Athena in the Odyssey vs. Virgil in the Inferno

Topics: Odyssey, Odysseus, Hell Pages: 4 (1499 words) Published: February 25, 2013
Athena in the Odyssey VS. Virgil in the Inferno

Two of the greatest works ever written, The Odyssey by Homer and The Inferno by Dante, are detailed, multi-sectioned poems about the journey’s of two men. In each story, the main character is given some sort of guidance by another character in order to aid them in their travels. In The Odyssey, Athena is portrayed as the protector to Odysseus on his journey back home from the Trojan War to his family in Ithaca. In The Inferno, Virgil is requested to lead Dante through the depths of Hell in order to save his soul. Many similarities can be seen between the two characters as they both served as advice givers, protectors, and guides for the main character. While the two guides seem very alike in the way’s they help, it turns out that many differences can be observed between their ways. Athena and Virgil can both be perceived as escorts in the main characters’ journey, but they both are leading their pupils towards different endings and these endings can be representative of a much larger purpose that describes the two authors’ views on life at the time each poem was written.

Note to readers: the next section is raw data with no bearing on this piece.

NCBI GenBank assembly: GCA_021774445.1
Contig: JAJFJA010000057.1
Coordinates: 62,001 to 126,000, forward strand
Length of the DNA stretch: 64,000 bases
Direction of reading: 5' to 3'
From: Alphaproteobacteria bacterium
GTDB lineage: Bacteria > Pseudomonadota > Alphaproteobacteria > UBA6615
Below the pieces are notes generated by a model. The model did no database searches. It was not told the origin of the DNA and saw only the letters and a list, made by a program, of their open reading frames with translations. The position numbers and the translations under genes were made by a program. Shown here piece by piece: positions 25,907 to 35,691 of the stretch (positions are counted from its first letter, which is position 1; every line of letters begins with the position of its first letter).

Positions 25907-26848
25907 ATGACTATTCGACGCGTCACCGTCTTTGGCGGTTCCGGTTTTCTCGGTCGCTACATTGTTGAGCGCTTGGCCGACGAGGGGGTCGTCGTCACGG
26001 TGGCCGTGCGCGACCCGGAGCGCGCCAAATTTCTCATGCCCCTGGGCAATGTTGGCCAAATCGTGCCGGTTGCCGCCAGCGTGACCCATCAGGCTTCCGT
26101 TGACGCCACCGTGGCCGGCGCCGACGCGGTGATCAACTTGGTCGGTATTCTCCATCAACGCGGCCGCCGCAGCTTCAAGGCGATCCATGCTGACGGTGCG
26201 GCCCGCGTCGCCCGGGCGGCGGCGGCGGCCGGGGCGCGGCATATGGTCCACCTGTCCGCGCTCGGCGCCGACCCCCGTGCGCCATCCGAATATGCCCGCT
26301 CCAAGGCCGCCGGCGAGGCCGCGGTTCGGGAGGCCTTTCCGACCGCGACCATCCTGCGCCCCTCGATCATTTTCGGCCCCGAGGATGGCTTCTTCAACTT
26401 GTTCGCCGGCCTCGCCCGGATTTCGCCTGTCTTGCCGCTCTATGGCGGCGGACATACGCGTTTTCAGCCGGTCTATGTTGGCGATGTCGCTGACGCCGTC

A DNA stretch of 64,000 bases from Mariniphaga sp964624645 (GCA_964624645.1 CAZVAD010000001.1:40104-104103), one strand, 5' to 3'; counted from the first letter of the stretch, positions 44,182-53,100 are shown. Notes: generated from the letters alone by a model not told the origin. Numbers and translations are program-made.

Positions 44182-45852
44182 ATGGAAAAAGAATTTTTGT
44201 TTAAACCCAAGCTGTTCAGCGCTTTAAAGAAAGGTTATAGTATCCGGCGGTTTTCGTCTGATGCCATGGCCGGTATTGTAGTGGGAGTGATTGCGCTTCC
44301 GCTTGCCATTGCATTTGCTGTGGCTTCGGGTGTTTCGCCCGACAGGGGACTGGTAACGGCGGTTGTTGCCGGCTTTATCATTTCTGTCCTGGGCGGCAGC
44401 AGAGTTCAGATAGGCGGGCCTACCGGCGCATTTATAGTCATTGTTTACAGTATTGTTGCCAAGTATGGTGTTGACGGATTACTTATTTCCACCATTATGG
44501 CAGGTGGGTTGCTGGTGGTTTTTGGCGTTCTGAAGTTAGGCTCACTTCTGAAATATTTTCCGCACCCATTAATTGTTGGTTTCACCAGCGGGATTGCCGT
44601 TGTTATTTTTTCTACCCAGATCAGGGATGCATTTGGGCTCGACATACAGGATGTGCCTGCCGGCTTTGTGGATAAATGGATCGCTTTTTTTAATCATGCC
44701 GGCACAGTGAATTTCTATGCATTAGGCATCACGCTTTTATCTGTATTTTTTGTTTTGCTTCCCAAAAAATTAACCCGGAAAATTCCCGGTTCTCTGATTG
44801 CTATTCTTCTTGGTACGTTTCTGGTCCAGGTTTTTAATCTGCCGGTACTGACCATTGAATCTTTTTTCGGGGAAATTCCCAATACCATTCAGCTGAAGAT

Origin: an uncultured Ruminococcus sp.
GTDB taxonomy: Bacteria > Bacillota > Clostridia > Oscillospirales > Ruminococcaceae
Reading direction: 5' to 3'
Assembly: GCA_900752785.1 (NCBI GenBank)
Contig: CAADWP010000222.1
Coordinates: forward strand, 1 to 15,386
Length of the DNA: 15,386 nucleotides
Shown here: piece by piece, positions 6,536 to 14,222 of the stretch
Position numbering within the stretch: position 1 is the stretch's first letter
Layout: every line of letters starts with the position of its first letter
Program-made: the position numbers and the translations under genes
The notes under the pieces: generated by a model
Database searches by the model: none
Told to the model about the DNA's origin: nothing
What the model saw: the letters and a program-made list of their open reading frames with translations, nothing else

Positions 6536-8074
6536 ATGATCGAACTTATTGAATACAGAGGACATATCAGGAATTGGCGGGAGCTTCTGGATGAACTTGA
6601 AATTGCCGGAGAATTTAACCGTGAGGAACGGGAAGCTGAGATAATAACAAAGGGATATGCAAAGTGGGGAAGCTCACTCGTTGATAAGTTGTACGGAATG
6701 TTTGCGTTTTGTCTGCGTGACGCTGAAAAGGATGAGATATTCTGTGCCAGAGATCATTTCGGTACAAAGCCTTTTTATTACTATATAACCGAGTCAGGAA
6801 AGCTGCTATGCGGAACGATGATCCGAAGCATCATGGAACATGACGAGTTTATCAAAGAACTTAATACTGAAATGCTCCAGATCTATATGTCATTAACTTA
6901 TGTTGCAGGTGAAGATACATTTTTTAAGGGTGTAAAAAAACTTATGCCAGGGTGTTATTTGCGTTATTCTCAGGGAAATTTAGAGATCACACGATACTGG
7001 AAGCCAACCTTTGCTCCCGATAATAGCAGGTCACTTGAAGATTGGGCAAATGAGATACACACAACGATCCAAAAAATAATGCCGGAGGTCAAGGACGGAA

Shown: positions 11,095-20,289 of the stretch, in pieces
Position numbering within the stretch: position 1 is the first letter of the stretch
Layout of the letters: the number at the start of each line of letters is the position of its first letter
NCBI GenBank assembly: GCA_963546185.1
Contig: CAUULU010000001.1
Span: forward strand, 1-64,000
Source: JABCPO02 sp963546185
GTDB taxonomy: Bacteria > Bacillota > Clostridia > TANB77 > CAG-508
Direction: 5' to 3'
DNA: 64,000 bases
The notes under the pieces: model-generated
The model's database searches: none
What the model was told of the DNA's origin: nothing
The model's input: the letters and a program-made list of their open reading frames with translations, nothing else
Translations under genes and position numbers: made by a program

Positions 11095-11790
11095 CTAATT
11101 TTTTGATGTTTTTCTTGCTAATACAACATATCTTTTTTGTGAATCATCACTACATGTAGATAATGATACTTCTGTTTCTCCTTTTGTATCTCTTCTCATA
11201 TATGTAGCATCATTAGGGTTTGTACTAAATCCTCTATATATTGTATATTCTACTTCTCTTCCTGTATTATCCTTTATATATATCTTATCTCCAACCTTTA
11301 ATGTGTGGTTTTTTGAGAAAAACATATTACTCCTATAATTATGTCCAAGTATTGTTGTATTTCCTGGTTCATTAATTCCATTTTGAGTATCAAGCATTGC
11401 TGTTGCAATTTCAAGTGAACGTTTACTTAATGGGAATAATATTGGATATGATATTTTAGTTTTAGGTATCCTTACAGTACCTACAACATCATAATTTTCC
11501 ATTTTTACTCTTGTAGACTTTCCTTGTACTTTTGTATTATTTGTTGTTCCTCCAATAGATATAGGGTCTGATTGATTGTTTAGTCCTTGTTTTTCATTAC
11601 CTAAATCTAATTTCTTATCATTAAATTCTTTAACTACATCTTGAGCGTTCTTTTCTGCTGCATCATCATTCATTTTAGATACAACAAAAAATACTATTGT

In Greek mythology, Athena is regarded as the goddess of Wisdom. She uses her wisdom to aid Odysseus on his journey back home to his family, through various trials and tribulations. Athena’s guidance can be seen when Odysseus is finally being allowed to leave Calypso’s island, which outraged Poseidon. Poseidon sends a great wave to wreck Odysseus’s ship and possibly drown him in the vast ocean but instead Athena helps him survive. “But Zeus’s daughter Athena countered him at once./ The rest of the winds she stopped right in their tracks,/commanding them all to hush now, go to sleep./ All but the boisterous North-she whipped him up/ and the goddess beat the breakers flat before Odysseus,/ dear to Zeus, so he could reach the Phaeacians,/ mingle with men who love their long oars/ and escape his death at last.” (Ody. 5. 421-427). Another example...

Cited: Alighieri, Dante. Inferno. Trans. Robert Hollander and Jean Hollander. New York: Anchor, 2002. Print.
Homer. The Odyssey. Trans. Robert Fagles. New York: Penguin, 1997. Print.
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